Surrey-based Clownfish Events works with a range of corporates, but Matt says those most open-minded to eschewing Christmas are the younger ones, with a mostly Millennial workforce.
“Generally it’s the tech companies and startups. One of our big clients is a major bank, but it was their young and trendy digital department that held a big summer funday.”
Unlike Christmas events when guests are dressed up the nines, Summer parties can easily be extended to include fun team building activities.
Says Matt: “If a company’s going to go to the expense of booking coaches, then you might as well make a day of it. One of our clients does two hours of team building, such as archery or a game show challenge, followed by a barbecue for two or three hours. That’s clever because you kill two birds with one stone.
“If guests just turn up and start drinking, you’re not getting your maximum output from that event. If you do something before, where you’re sober and it’s constructive and intentional, then both the guests and the host get more out of it.”
Breaking the ice at the start of an event facilities better interaction later and, therefore, makes for a better party. Clownfish Events provides a range of “non-embarrassing games” especially for this purpose.
“They can be anything from old fashioned fair games, like tin can alley or a coconut shy, to giant scalextric or crazy golf. Competition is a big thing for lots of people so they can be incentivised with a bottle of champagne.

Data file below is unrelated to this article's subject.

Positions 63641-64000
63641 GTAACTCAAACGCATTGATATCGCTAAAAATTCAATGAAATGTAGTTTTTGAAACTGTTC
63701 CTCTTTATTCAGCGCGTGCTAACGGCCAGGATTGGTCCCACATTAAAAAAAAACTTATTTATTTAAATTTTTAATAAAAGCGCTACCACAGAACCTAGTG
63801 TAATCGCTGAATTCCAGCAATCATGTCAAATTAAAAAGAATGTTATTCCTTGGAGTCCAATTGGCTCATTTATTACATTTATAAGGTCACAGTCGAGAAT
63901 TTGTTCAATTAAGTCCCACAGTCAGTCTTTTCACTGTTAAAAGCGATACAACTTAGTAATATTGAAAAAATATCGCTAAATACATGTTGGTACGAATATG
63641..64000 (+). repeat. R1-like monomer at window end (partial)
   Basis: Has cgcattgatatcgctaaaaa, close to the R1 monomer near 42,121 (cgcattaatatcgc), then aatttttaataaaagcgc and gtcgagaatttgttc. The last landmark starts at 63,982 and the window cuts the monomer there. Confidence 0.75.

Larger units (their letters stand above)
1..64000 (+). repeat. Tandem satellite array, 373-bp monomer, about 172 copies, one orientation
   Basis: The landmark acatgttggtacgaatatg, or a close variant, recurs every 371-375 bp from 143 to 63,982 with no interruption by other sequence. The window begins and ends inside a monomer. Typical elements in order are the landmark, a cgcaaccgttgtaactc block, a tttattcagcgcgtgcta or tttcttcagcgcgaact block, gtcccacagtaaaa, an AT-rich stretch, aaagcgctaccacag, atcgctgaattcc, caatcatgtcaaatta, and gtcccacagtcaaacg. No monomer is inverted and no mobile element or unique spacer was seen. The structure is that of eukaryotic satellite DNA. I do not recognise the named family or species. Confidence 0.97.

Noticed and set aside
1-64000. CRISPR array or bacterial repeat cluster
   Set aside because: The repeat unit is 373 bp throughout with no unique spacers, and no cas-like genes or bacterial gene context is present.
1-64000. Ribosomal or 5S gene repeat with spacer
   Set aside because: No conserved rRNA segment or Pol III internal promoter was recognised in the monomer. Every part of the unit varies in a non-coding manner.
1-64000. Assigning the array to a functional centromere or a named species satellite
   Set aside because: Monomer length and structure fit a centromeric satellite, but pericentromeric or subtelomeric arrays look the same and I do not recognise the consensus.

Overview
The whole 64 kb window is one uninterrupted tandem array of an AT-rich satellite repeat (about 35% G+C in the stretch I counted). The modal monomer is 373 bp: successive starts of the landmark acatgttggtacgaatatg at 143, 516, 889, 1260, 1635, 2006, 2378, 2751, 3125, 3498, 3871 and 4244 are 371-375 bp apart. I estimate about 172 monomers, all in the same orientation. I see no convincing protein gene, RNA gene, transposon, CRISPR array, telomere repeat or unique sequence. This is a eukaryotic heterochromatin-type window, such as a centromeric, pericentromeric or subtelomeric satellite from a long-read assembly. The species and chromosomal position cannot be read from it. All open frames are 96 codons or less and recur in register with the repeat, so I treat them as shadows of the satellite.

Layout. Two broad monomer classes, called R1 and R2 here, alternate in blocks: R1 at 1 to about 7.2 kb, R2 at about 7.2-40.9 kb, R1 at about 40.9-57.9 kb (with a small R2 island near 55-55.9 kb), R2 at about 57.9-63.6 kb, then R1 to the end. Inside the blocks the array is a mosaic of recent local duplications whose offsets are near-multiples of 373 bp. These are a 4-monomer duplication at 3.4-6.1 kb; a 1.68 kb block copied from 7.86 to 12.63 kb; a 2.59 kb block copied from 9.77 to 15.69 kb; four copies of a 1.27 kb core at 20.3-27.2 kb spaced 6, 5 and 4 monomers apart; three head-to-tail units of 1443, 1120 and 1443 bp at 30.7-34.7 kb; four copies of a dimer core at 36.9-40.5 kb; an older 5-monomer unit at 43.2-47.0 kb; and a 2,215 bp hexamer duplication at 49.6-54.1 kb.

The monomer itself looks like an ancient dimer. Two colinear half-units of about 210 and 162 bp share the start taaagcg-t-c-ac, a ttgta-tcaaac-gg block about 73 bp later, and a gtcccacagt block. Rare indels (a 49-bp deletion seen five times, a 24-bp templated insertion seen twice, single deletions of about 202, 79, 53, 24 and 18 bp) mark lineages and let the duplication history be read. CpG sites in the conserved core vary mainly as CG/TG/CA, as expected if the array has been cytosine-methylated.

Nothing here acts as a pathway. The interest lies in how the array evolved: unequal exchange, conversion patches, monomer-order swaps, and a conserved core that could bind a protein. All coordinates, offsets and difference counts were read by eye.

“It’s good because it’s fun but not embarrassing and the second part of the event works so much better because you’ve already broken the ice and you’ve got lots to talk about.”
The benefits offered by summer parties are stacking up, but the one big sticking point remains the British weather. What if your barbecue is a washout? That’s bound to put a dampener on company camaraderie.
“We always think of worse-case-scenario – does this venue have capacity indoors or under shelter to do something different? However, we have done events where we’ve just gone for it in the rain. Most of our activities are safe to do in the wet and if you have a great compere who can get everyone going it can actually be wonderful.”
If you don’t want to run the risk of getting wet, it’s prudent to choose a venue that can provide both outside and inside space, should you need it. Matt lists the Honorable Artillery Club (HAC) and The Ned in the City of London, and Cannizaro House in Wimbledon Village among his favourites for summer parties.
“I really rate HAC – it’s got a great outside green space and the views are fantastic, surrounded by all The City’s buildings. The Ned is a relatively new, cool quirky hotel that I also rate highly. It’s got a great panoramic rooftop space.
“We do a lot in Cannizaro House, which is owned by Hotel du Vin now. They’ve built a £3m orangery which backs onto the garden. It’s got floor to ceiling windows and it’s very airy so that’s just perfect.”
A summer party is not only cheaper and easier to organise, it can help companies tackle the mid-year slump and energise employees for the second half of the year.
While some might initially be sad at the thought of losing their Christmas shindig, they’ll soon see how fun in the sun can be even more of a gift. Why not put it to the vote and see what your team thinks?
Have you decided to forgo a Christmas party this year in favour of a something different? Or maybe you think the idea is just too controversial? Whatever your view, come and share it over on the EventTribe forum.